Children can learn to solve problems by doing role-plays. Two children perform a problem that one of them has had in the previous week. If one of them had a negative interaction with a teacher, he/she can play the teacher and show the group how the teacher behaved and how he/she reacted. The second child will now play the teacher and the first child plays himself/herself. Then, the group evaluates the interaction and recommends substitute ways for the child to behave. The child alters the way he/she behaved and tries to see if the new behaviour changes the teacher’s behaviour. Finally, the children reverse roles in order to understand how it feels to be in different people’s shoes.
Art materials are used in most types of group therapy with children. A helpful activity for sexualized children is to do the family drawing. Children are asked to explain what people in the drawing are doing, and how they are feeling and thinking. The family drawing is an excellent tool to assess the child’s progress.
Music and Dance
Therapists play piano, or any other musical instrument, for children in order to compel them to think about a topic, listen to the music, and come up with a song. After making the song, children can sing it in their minds as a way to stop a sexual acting-out from happening. They can also get a psychic satisfaction out of singing it to the group. Dancing is very beneficial to children who have been sexually or physically abused and live in tense and stiff bodies. Physical activity related to music and dance releases entangled physical and psychic energy.
Some children express the desire to communicate with their abusers. Therapists can take note from children who can not yet write. Children feel more comfortable expressing their untold feelings in a letter. Sometimes, they want to express love and affection towards their abusers. It is important that they feel free to do so. The letter may be mailed or not. If they decide to mail it, children should be first aware of the impacts of sending the letter.
Sexualized children are not offenders. According to Lucy Berliner and Les Rawlings, “In most cases, the behaviours are learned responses to abusive experiences and deficits in the family and community environment rather than intentional criminal conduct.” (1991) The obvious objectives of the treatment models is to stop the sexualized behaviours of children. Most therapists agree that in order to bring about these changes, a combination of individual, group, and family therapy are needed. Children with sexualized behaviours are engaged in individual therapy both at the onset of treatment in order to create a therapeutic alliance and develop a context for group therapy, and all along the treatment process in order to discern the underlying reasons for their behaviours. Also, individual therapy provides the best setting for reexamination and clarification of the issues that have emerged in group therapy. Family therapy enables parents or other caregivers to provide children with a sense of safety by mindfully addressing their inappropriate sexual behaviours, and making sure that other children do not fall victim of these behaviours. And finally, group therapy has a critical place in an expedient treatment plan. During group therapy, children come to experience relationships with the therapists and other children in which they are expected to empathize with others and take responsibility for their actions. All these treatment models eventually provide children with the skills to cope with risky circumstances and the insight and understanding of not harming others.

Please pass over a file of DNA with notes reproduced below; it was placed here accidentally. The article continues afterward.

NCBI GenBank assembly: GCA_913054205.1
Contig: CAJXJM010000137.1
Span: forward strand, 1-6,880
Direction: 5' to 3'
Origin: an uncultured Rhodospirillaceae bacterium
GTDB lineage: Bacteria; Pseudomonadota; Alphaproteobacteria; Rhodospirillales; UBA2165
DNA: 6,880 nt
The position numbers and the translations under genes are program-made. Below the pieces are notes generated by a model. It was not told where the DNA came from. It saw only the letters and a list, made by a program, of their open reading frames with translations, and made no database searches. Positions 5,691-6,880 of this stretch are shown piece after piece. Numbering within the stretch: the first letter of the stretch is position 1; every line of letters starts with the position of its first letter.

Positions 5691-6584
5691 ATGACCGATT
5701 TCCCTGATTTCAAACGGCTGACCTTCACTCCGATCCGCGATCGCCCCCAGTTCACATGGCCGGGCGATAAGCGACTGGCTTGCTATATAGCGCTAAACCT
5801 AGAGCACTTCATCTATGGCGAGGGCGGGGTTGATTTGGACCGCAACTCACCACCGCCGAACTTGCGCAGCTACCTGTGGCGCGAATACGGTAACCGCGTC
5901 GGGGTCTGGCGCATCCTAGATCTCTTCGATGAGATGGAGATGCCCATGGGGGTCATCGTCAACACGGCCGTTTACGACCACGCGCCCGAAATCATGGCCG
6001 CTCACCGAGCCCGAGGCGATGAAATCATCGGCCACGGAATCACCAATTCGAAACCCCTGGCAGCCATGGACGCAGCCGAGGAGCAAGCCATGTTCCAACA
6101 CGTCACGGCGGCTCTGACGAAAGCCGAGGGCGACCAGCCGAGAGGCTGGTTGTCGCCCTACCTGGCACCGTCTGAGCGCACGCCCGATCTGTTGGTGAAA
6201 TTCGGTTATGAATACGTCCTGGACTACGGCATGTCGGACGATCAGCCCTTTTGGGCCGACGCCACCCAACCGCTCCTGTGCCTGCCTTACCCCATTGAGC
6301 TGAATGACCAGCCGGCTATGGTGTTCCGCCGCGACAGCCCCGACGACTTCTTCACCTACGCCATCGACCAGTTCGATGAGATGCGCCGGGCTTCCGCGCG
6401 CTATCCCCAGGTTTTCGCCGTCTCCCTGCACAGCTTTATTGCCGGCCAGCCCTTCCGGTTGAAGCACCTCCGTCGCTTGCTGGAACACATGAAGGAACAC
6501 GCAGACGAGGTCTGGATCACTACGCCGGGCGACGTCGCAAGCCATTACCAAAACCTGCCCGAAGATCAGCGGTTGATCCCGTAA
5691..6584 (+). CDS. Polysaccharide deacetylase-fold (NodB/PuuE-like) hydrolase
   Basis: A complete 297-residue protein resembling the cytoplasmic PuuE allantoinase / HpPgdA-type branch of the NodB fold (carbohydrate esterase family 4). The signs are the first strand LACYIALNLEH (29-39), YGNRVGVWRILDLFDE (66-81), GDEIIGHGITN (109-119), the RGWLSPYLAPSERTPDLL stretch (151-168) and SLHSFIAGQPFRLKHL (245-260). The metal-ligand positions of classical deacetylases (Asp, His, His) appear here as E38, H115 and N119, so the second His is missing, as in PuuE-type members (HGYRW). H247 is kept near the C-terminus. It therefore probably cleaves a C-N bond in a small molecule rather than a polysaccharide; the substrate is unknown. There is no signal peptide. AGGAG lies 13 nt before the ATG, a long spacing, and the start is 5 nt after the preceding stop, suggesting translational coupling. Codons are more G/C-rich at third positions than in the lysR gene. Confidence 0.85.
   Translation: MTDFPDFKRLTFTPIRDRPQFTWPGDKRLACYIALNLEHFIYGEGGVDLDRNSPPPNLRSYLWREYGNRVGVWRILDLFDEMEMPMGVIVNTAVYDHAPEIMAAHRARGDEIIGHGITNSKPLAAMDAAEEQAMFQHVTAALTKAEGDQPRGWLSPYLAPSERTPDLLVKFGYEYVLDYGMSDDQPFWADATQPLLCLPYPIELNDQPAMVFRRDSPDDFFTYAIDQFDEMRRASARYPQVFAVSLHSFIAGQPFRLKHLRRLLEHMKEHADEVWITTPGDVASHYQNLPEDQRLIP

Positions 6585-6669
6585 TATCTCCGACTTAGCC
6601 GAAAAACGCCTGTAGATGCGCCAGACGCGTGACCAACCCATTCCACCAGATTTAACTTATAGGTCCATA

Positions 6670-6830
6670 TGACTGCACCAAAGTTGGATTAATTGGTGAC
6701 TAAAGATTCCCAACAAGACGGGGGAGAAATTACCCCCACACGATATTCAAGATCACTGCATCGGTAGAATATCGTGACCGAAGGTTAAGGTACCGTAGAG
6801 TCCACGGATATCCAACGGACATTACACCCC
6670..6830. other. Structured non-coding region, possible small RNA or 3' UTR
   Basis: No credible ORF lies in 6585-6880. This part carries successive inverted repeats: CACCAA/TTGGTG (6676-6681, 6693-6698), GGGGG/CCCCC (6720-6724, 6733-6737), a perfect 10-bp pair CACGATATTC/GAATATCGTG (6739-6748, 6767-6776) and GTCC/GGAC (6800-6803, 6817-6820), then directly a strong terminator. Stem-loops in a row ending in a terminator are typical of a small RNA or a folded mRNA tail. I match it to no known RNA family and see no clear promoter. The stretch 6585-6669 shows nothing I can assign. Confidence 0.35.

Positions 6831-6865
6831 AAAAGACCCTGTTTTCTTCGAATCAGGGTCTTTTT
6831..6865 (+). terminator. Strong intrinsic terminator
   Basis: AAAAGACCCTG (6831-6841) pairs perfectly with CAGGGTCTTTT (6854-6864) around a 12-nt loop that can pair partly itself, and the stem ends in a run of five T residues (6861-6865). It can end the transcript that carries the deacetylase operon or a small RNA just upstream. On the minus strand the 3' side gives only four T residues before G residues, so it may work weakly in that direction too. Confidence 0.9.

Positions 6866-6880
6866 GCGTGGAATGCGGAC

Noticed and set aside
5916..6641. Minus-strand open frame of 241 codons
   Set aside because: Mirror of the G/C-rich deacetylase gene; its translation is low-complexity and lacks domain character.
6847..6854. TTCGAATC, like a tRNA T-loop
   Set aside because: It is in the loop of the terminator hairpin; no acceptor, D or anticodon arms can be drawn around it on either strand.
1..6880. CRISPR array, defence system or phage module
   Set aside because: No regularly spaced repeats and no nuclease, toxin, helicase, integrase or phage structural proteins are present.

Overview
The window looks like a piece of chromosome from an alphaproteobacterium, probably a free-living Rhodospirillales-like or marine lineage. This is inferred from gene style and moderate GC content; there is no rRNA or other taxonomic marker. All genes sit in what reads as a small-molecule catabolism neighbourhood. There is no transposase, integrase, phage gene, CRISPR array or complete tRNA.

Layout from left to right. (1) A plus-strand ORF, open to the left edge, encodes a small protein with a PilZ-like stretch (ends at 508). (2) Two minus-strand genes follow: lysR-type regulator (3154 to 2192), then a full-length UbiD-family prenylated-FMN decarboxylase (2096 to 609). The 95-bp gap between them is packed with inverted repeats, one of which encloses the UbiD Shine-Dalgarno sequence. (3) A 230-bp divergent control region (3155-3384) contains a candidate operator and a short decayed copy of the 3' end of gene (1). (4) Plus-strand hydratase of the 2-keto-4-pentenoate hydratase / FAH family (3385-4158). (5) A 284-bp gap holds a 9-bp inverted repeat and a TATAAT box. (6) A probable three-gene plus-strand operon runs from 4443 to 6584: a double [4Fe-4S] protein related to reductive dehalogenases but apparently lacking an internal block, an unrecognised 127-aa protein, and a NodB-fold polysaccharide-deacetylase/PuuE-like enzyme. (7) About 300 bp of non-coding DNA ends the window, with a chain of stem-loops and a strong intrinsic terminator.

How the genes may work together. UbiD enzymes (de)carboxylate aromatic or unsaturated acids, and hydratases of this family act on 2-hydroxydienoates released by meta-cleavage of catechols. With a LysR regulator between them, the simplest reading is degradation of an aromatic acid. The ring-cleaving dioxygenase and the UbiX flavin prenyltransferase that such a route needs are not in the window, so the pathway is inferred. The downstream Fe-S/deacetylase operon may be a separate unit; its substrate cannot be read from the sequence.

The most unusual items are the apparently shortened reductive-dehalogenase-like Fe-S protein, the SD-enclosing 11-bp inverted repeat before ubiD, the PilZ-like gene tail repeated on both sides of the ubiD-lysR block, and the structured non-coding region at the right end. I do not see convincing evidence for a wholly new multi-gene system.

Becker, J. V., C. D. Harris and B. D. Sales (1993). Juveniles Who Commit Sexual Offenses: A Critical Review of Research, in Sexual Aggression: Issues in Etiology, Assessment, and Treatment, G. C. N. Hall, R. Hirschman, I. R. Graham and M. S. Zaragoza (eds). Washington: Taylor and Francis.
Berliner, L. & Rawlings, L. (1991). A Treatment Manual: Children’s Sexual Behaviour Problems. Unpublished manuscript. Seattle, WA: Harborview Sexual Assault Center.
Borduin C. M & S. W. Henggeler, D.M. Blaske, R.J. Stein (1990). Multisystemic Treatment of Adolescent Sexual Offenders. International Journal of Offender Therapy and comparative Criminology, 34, 105-113.
Bonner, Barbara & and C. Eugene Walker, Lucy Berliner, "Children with Sexual Behaviour Problems: Assessment and Treatment", Report by National Center on Abuse and Neglect, US Department of Health British Columbia Ministry of Education (1999). Responding to children's problem sexual behaviour in elementary schools : a resource for educators. Victoria, B. C.
Burton, Jan Ellen & Lucinda A. Rasmussen (1998). Treating Children with Sexually Abusive Behaviour Problems, The Haworth Maltreatment and Truma Press.
Cunningham, C., & McFarlane Kee (1991). When Children Molest Children. Safer Society Press, Vermont.
Gardner, R. A., (1971). Therapeutic communication with children: The mutual storytelling technique. New York: Jason Aaronson.
Gil, Eliana & Toni C. Johnson (1993). Sexualized Children: Assessment & Treatment of Sexualized Children & Children Who Molest, Foreword by William N. Friedrich , Launch Press.
Johnson, Toni C., (1994). Decreasing Problematic Sexual Behaviours in Children. Unpublished manuscript. Seattle, WA: Harborview Sexual Assault Center. Katz R. C. (1990). Psychosocial adjustment in adolescent child molesters. Criminal consequences of childhood sexual victimization. Journal of Child Abuse and Neglect, 14: 567-575.
Kaufman, B. & Wohl, A., (1992). Casualties of Childhood: A Developmental Perspective on Sexual Abuse Using Projective Drawings. New York: Brunner Mazel.
Lundrigan, Paul Stephen (2001). Treating youth who sexually abuse: an integrated multi-component Approach. Haworth Press, New York. Ryan, G. D. & Lane, S. L. (Eds.) (1991). Juvenile Sexual Offending: Causes, Consequences and Correction. Lexington, MA: Lexington.